A the end of the 1980s and beginning of the 1990s, an in-depth analysis of the available literature on the biology of Eurasian perch and a North American close species, the yellow perch P. flavescens, was performed to better evaluate potentialities of this species. We first analyzed general articles as well as book chapters [12, 13, 14, 15, 16, 17, 18, 19, 20, 21, 22]. Then, we considered more specific studies focusing on the characteristics of populations inhabiting particular aquatic areas [13, 14, 15, 16, 17, 18, 19, 20, 21, 22, 23, 24, 25, 26, 27]. In the meantime, because some farming trials were already performed on yellow perch in the United States (large lake areas), a similar approach was realized aiming at establishing a synthesis of knowledge acquired on the zootechny of this sister species [28, 29, 30, 31, 32, 33, 34, 35, 36, 37, 38]. At this period, yellow perch was considered as the reference to promote the farming of Eurasian perch. This choice was reinforced by the fact that questioning about the rearing systems (ponds or recirculated systems) was similar. Based on these bibliographical analyses, preliminary thoughts resulted in the emergence of farming possibilities in Europe [39], and perciculture (i.e., farming of perch) was proposed as a possible way to diversity inland aquaculture in Europe [40].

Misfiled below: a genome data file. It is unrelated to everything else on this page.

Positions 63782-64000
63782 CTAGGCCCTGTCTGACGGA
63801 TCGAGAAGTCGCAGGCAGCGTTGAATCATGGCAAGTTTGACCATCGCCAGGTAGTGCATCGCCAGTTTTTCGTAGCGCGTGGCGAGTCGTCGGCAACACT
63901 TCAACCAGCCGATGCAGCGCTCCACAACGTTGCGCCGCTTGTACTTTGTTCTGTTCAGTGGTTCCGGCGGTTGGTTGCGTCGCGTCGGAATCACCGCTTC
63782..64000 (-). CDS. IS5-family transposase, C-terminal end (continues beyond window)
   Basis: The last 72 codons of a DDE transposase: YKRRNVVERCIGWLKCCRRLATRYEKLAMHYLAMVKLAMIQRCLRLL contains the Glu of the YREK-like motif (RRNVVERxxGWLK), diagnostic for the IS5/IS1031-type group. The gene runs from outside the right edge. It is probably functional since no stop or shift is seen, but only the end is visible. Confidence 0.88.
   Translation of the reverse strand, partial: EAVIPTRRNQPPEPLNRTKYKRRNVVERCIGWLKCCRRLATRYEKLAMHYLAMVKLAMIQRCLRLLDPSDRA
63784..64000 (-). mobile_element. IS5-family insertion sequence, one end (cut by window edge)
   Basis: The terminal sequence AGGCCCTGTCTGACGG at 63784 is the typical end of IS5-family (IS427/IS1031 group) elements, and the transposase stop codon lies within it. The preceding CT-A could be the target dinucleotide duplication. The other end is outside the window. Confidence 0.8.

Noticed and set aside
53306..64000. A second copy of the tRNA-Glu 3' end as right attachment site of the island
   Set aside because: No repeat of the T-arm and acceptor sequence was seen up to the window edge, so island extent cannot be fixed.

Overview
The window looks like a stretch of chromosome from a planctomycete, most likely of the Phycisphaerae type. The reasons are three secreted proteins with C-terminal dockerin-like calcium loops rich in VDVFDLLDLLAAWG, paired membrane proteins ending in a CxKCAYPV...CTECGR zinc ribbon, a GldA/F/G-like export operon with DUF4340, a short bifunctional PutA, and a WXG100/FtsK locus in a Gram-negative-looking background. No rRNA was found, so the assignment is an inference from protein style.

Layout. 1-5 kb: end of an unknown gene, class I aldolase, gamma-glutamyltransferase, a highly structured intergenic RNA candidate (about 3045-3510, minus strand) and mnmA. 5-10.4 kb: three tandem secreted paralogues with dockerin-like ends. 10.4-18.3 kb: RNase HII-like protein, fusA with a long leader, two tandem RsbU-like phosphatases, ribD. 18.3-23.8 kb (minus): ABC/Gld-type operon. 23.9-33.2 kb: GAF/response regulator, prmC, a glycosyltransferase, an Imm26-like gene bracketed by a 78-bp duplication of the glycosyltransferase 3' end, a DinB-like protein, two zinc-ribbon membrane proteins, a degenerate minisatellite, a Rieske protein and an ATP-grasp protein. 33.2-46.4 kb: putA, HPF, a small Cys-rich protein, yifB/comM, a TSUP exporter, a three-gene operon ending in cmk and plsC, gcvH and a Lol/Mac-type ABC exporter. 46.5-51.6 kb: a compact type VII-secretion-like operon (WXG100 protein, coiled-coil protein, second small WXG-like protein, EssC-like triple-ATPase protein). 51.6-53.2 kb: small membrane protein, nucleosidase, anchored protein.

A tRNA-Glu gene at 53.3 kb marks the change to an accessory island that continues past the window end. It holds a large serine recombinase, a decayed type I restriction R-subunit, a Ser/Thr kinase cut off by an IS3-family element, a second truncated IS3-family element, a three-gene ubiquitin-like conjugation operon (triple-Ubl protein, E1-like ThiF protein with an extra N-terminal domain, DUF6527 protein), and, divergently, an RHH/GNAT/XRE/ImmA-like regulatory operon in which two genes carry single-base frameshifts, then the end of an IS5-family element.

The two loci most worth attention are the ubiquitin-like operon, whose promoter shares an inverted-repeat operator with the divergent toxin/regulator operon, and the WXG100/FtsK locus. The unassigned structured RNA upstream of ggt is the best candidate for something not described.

3.1. Study of the life cycle of perch in natural conditions, first zootechnical trials, and choice of the rearing system